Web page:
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Can you remove a bankruptcy from your credit report?

If bankruptcy isn't complete, you may be able to clear it from your report

By

Credit Score Report
Reporter Jeremy M. Simon
Jeremy M. Simon is a former staff reporter for CreditCards.com who covered credit reporting and scoring issues.

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Question for the CreditCards.com expert

Dear Credit Score Report,
My husband and I filed for bankruptcy in September 2010 as a strategy to stay in our home and avoid foreclosure. This bought us time to list the home for short sale. The house is now sold. However, what happens with the bankruptcy? We never intended to actually get rid of our debt. We are in a debt reduction program right now with an affordable monthly payment. How will this affect our credit report? Will this affect future employment opportunities as well? My husband is switching careers and is going into law enforcement. I'd appreciate some information. Thank you. -- Christina

Answer for the CreditCards.com expert

Hey Christina,
Although filing for bankruptcy may have helped you stay in your home, the appearance of that bankruptcy on your credit reports could have negative consequences for your ability to borrow -- and land new jobs.

Your bankruptcy filing may have been an effective strategy in the short term, but it could have damaging longer-term consequences. "Bankruptcy is the most negative entry that can appear in a person's credit report," says Rod Griffin, director of public education for credit bureau Experian. That's because, depending on the type of bankruptcy, it will appear on your credit reports for up to 10 years. (In other words, since you filed in 2010, the bankruptcy could appear on your credit reports through 2020.) Additionally, FICO data shows a bankruptcy can lower your credit score by up to 240 points. If you have no plans to borrow money, that bankruptcy might not be a problem. But if you do want to borrow, the appearance of a bankruptcy on your credit reports may cause lenders to deny your loan applications or charge you higher interest rates.   

The more immediate problem could be the impact on your husband's job search. "There are employers, including armed services and law enforcement, who do check credit. If you have completed a bankruptcy, this may have a negative impact in landing the job," says Andrew Bernstein, a certified personal finance counselor with the nonprofit Debthelper.com in West Palm Beach, Fla. With your husband seeking a career in law enforcement, he may find that bankruptcy hurts his job prospects.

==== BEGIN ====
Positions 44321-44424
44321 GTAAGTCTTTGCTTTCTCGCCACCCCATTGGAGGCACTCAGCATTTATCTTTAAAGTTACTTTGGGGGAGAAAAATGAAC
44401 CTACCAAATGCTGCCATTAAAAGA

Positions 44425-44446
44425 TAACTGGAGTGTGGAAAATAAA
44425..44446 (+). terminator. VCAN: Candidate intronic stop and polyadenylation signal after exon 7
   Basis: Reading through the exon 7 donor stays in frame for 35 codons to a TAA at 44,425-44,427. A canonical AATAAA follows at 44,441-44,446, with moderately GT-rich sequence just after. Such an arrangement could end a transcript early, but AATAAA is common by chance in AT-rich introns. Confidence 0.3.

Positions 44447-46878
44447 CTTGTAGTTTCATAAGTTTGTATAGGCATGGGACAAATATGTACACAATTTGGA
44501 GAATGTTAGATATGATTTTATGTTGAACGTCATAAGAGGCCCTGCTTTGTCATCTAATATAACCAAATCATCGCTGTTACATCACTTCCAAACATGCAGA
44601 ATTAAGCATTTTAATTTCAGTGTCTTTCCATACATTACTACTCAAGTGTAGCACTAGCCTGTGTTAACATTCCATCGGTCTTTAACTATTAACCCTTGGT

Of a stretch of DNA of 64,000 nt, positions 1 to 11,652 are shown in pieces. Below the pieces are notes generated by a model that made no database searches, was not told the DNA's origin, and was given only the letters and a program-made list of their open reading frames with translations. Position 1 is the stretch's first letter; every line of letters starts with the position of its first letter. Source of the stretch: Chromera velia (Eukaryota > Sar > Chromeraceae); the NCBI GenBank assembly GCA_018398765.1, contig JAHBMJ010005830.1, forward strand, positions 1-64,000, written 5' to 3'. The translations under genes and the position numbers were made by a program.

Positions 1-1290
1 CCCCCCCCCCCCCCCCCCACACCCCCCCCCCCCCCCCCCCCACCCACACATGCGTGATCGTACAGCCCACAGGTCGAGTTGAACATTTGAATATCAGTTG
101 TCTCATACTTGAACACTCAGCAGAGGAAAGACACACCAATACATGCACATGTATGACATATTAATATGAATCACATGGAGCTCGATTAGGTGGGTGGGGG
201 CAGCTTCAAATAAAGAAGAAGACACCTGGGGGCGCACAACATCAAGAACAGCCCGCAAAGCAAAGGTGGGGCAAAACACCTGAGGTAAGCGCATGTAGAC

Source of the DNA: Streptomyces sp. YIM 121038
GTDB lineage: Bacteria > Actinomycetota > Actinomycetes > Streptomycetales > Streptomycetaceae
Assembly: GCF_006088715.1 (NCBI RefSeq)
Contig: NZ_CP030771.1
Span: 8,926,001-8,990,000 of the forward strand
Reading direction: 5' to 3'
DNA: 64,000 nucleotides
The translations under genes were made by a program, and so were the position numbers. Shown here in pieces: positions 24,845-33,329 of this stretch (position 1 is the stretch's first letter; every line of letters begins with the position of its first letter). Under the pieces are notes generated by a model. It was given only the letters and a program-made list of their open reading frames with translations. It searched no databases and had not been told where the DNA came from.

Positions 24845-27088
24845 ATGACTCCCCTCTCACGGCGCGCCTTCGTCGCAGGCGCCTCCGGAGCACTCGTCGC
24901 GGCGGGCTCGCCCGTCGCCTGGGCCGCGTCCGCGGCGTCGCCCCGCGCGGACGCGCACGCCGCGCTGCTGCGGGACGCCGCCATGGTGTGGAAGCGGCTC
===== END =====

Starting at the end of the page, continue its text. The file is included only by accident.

That's why you need to take action. In your follow-up email to me, you said that although you filed for bankruptcy, you didn't end up completing it. Based on that fact, you may be able to get that bankruptcy's status changed on your credit reports.   

Ideally, you'll want that bankruptcy deleted from your credit reports. So find out if the court can vacate your bankruptcy, which would likely remove it from the public record and your credit reports. "To vacate the bankruptcy means that the court essentially treats the bankruptcy as if it were never filed," Experian's Griffin says. If the court vacates the bankruptcy but it still appears on your credit report, Griffin says you should dispute its appearance with the credit bureaus. (For more on filing a dispute, see "How to dispute credit report errors.") Personal finance counselor Bernstein, meanwhile, urges you to dispute that bankruptcy with the credit bureaus regardless of its status. "The best thing they can do is dispute," he says.  

However, since you chose to file for bankruptcy, it may remain on your credit reports -- even if the court agrees to change the status. "The court could also report the bankruptcy as dismissed or withdrawn," Griffin says. "In those instances, the public record would still appear in the credit report but with a status of 'dismissed' or 'withdrawn,' respectively." He notes that in your case, he believes the "withdrawn" status would be more likely to apply.  

If that bankruptcy remains on your credit reports, you can at least offer an explanation to potential lenders. Do so by adding a 100-word statement to your credit reports. That statement will allow you to explain your situation to anyone who reviews your credit reports. Just don't expect that statement to work miracles. "Adding a 100-word statement would likely be of little help from a credit standpoint," Griffin says. Still, it could help with jobs: A 100-word statement "might be of some benefit with potential employers who review the report," Griffin says. However, just how "much benefit would depend upon the employer."   

In the end, since declaring bankruptcy is such an extreme step, it's not something that easily removed from your credit reports.

Good luck!

--Jeremy

See related: States stepping up to limit pre-employment credit checks, Uncle Sam wants you ... unless your credit stinks, FICO reveals how common credit mistakes affect scores, How to dispute credit report errors, How to add a written statement to your credit report

Jeremy M. Simon is a former CreditCards.com reporter who wrote about credit scoring, economic data, credit card crime and other issues. He is based in Austin, Texas. He is a graduate of Vassar College and has previously worked for Thomson Financial in New York City, where he wrote about the stock markets, and Texas Monthly, as well as several publications in Austin.

Published: August 2, 2011



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